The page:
Social Media and Local Government in Canada: An Examination of Presence and Purpose

Part of the Public Administration and Information Technology book series (PAIT, volume 15)


The objective of this chapter is to undertake a critical examination of social media usage by local or municipal governments in Canada in terms of both presence and purpose. By presence, we mean the existence of social media channels linking municipal actors (administrative and political) to their local citizenry. By purpose, we mean the objectives sought by municipal actors in leveraging social media as either an informational and communications tool on the one hand, or as a platform for consultation and engagement on the other hand, or some combination of both. Based upon a wider review of social media government practices in Canada and a specific examination of four municipalities, we, therefore, seek to respond to the following key questions: (1) to what extent are local and predominantly urban governments in Canada making use of social media; (2) what is the balance between providing information and communications vs. seeking more interactive and collaborative forms of public engagement (and how is this balance reflected in both municipal intent and actual public participation); (3) what is the balance between administrative and political actors in social media deployment and public participation; and (4) what are the most significant and identifiable opportunities and challenges for municipalities in both widening and improving public engagement capacities through social media?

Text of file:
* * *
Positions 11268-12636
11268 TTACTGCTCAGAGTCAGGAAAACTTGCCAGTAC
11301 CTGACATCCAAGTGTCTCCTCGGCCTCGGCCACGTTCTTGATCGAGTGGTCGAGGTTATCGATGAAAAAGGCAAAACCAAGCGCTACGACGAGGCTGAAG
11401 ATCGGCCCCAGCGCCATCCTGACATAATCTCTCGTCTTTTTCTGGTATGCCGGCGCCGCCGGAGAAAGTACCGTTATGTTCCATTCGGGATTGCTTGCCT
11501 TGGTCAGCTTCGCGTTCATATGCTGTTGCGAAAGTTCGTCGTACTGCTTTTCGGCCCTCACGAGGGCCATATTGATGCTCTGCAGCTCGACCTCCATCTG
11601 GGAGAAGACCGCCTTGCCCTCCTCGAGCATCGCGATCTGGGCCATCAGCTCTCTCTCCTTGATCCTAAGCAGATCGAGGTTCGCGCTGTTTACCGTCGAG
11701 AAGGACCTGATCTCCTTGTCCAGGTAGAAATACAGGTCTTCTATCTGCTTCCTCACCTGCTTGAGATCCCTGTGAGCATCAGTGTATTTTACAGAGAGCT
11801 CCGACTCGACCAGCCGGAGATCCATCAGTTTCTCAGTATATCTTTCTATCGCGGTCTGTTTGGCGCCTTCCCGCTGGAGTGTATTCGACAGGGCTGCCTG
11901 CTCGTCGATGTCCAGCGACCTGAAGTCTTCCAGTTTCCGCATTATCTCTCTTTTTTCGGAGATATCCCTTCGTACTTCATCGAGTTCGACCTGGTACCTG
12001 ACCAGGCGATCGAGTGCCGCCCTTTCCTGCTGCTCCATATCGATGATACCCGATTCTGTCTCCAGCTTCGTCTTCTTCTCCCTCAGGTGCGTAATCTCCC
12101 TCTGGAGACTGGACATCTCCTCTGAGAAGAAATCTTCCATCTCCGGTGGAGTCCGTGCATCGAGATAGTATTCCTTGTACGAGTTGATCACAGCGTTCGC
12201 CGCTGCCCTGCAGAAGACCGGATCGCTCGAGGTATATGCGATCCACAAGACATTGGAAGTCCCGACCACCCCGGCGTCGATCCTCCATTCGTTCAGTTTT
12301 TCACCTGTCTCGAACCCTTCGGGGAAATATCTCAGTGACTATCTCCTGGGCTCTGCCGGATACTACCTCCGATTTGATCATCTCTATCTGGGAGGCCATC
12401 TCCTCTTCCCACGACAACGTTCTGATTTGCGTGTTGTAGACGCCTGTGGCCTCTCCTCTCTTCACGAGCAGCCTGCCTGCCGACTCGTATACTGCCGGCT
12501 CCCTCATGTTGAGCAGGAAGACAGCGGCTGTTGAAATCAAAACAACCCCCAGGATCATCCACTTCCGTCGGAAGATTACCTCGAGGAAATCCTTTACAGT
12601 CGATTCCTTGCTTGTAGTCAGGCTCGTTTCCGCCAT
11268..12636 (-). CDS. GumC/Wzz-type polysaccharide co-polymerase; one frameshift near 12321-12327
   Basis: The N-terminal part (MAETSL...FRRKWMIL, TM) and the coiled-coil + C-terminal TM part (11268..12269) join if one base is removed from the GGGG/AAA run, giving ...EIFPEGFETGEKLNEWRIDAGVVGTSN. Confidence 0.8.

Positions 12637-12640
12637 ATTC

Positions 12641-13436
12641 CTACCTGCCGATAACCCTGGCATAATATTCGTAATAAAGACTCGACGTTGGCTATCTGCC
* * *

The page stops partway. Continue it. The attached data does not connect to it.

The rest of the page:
Social Media Channels Local Citizenry Collaborative Forms Public Engagement Ubiquitous Engagement 
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Copyright information

© Springer International Publishing Switzerland 2016

Authors and Affiliations

  1. 1.Ted Rogers School of ManagementRyerson UniversityTorontoCanada
  2. 2.School of Public AdministrationDalhousie UniversityHalifaxCanada

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